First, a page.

Delivering American University's news and views since 1925. | Thursday, November 15, 2018

Groups unite, display talents for AIDS slam

Groups unite, display talents for AIDS slam
RAISING AWARENESS - Jeremy Cherson on the mandolin and Ryan DuBois on the drums perform in the Tavern Wednesday night at an open mic event during the International Speak Out AIDS Slam. This is one of many events to commemorate AIDS Awareness Week this wee

The three students who make up Hard Hat Area stepped onto the Tavern's main stage and played a musical medley with their guitars and harmonica. Right next to the band, a long row of tables with representatives from several clubs sold shirts, gave out buttons and stickers and served cookies and drinks to entice students and give them information as part of AIDS Awareness Week.

Seven clubs pooled their resources to host the International Speak Out AIDS Slam Wednesday night in the Tavern to raise awareness about the current HIV/AIDS epidemic.

Ryan DuBois, a freshman in the School of International Service and the recently elected vice president of the Fair Trade Association, booked Hard Hat Area to become more involved in the AIDS awareness event.

"[I participated] to inspire interest on the subject, not to change people's political views," DuBois said. "There's a lot of apathy in this society."

The event came together as each club involved contributed to the entertainment. Two members of Amnesty International read several selections from the AIDS Poetry Project, which was started in the 1990s and is a compilation of young people's thoughts about HIV and AIDS. A member of the Free Trade Association juggled and Derrick Milburn, co-director of LASO, gave a presentation about AIDS.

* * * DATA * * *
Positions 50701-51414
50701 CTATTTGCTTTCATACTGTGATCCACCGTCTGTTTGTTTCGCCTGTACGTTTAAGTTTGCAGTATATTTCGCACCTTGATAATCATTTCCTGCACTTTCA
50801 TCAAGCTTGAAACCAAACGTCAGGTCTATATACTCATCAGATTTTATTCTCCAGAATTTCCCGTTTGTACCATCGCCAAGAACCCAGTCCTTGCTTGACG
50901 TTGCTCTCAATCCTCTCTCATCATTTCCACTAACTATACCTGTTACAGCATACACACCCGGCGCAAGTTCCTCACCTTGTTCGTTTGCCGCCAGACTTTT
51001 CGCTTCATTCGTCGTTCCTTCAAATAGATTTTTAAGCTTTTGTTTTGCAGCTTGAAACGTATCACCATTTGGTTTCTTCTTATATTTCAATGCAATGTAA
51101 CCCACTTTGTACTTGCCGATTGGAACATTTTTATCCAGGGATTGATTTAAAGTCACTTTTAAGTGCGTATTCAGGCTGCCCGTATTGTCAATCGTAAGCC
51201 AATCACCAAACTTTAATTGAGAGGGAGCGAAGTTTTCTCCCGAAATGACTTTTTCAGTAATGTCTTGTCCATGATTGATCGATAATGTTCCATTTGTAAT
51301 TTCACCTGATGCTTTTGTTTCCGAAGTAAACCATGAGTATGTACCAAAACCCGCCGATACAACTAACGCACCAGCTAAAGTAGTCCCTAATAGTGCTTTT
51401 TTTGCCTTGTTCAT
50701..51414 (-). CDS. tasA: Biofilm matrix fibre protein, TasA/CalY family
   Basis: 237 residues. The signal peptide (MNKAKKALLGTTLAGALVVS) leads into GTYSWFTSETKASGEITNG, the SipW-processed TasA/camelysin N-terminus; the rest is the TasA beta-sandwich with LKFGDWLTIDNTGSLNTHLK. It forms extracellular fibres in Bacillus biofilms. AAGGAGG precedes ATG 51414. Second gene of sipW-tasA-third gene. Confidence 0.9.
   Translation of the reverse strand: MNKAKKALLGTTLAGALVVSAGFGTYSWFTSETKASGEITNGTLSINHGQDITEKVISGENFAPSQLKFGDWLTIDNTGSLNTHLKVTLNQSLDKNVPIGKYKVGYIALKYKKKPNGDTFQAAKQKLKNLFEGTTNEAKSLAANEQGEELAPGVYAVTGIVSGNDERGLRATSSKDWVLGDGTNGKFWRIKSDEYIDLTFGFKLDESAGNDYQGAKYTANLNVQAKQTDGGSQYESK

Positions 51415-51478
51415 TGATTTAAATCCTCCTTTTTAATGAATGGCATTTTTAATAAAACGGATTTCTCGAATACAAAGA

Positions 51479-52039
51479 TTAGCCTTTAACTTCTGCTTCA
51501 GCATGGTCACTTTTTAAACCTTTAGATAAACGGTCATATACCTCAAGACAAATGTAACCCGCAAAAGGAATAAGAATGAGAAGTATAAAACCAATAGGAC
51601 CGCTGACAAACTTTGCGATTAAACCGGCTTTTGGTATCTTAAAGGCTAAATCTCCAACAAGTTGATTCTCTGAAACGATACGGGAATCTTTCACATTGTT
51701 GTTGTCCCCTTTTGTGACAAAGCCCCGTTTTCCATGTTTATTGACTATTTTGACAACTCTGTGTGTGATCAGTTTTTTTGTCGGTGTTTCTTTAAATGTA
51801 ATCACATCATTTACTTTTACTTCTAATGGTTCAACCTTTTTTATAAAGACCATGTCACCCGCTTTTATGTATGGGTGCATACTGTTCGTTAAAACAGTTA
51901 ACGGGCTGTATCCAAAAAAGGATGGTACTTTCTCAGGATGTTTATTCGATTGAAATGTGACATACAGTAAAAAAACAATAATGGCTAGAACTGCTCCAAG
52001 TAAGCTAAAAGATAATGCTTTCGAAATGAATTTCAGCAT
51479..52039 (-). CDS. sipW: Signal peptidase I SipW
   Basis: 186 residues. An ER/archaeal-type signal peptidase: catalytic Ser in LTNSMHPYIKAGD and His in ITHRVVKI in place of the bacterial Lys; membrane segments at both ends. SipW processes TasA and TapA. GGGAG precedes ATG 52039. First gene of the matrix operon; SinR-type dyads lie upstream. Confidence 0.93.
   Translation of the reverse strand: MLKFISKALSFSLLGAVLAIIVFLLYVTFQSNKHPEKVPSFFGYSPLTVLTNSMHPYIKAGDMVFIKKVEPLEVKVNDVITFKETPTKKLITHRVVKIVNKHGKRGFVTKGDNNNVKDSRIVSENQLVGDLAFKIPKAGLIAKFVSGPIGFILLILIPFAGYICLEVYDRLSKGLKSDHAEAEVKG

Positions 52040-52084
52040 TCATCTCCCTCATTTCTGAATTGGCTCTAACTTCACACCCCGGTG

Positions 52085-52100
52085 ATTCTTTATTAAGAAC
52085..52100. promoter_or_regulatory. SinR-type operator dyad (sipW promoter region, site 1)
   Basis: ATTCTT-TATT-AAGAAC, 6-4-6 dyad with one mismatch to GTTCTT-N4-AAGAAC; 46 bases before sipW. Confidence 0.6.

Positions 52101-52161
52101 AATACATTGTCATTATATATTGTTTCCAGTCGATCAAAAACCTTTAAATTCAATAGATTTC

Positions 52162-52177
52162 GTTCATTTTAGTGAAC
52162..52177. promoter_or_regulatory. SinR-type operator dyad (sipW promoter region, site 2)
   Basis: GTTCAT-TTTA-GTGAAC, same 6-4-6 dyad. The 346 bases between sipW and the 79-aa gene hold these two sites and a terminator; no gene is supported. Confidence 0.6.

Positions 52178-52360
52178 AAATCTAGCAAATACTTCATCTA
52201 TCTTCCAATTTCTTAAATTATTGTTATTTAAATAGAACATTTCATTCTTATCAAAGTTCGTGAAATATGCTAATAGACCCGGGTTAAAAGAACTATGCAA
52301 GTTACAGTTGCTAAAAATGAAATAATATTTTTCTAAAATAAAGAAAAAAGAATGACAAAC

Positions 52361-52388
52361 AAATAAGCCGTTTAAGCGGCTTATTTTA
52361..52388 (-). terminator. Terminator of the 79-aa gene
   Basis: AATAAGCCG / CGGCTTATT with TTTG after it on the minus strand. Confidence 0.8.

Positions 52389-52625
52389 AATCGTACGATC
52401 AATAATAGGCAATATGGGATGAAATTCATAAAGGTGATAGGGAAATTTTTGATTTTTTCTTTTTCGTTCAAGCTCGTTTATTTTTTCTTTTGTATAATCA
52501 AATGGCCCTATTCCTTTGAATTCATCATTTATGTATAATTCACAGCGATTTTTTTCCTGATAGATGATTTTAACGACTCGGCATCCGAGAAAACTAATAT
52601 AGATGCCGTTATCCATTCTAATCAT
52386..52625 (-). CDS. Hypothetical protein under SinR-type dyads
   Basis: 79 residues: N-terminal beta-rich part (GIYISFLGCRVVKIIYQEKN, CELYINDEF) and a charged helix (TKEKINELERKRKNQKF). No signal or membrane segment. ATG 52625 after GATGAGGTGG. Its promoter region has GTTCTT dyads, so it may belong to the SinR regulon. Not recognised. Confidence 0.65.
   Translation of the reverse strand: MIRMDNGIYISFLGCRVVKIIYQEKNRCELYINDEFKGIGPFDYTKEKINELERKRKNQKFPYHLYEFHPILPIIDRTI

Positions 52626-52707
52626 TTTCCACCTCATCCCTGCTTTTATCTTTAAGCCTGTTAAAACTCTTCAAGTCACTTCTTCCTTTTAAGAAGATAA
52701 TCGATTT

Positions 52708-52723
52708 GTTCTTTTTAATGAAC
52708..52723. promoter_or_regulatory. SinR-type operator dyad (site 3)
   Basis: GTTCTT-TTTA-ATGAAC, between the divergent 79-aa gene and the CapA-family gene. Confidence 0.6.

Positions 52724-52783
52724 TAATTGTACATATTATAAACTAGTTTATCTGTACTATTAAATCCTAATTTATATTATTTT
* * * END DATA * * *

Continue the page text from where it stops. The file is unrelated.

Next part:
AIDS is a sign of problems within the global economy, especially farmers who have limited access to deal with diseases like AIDS, DuBois said.

The overlap among different social justice issues is one of the things that inspired Ravenna Motil-McGuire to become the HIV/AIDS outreach director for Women's Initiative.

Even before her freshman year at AU, Motil-McGuire spoke to people who were concerned about HIV/AIDS and saw its reach within society.

"It's the intersection of all social action issues in our world," Motil-McGuire said.

She listed race, poverty, disparities in education and gender violence as issues surrounding AIDS.

"It's an important issue to me and my peers," she said.

AIDS awareness is also a personal cause for John Eric Lingat, director of Eagle Nights. He did a class presentation on the subject yesterday, prior to the Eagle Nights event.

"Even if people just get the information, that's more than we expected," he said.

Lingat and Motil-McGuire coordinated the event and said they hope people learn the information necessary to prevent AIDS. College-aged students are those most affected and vulnerable to the disease because of a lack of knowledge about risky behaviors, according to Motil-McGuire.

The other goal of the event was to bring the campus and different clubs together. Lingat estimated the event had at least 75 people come in and out during the first hour.

"The great thing about Eagle Nights is people come into the Tavern not knowing something's going to be here, and then they stay for the show," Lingat said.

With seven organizations working on the project, Motil-McGuire and Lingat struggled with maintaining communication among the groups, Lingat said.

"Communication was a challenge," Lingat said, "but Ravenna and I made sure to communicate with each other so we were on the same page."

Clubs involved in the AIDS Slam included the Latino and American Student Organization, the Fair Trade Association, African Students Organization, Amnesty International, Student Government, Eagle Nights and Women's Initiative.


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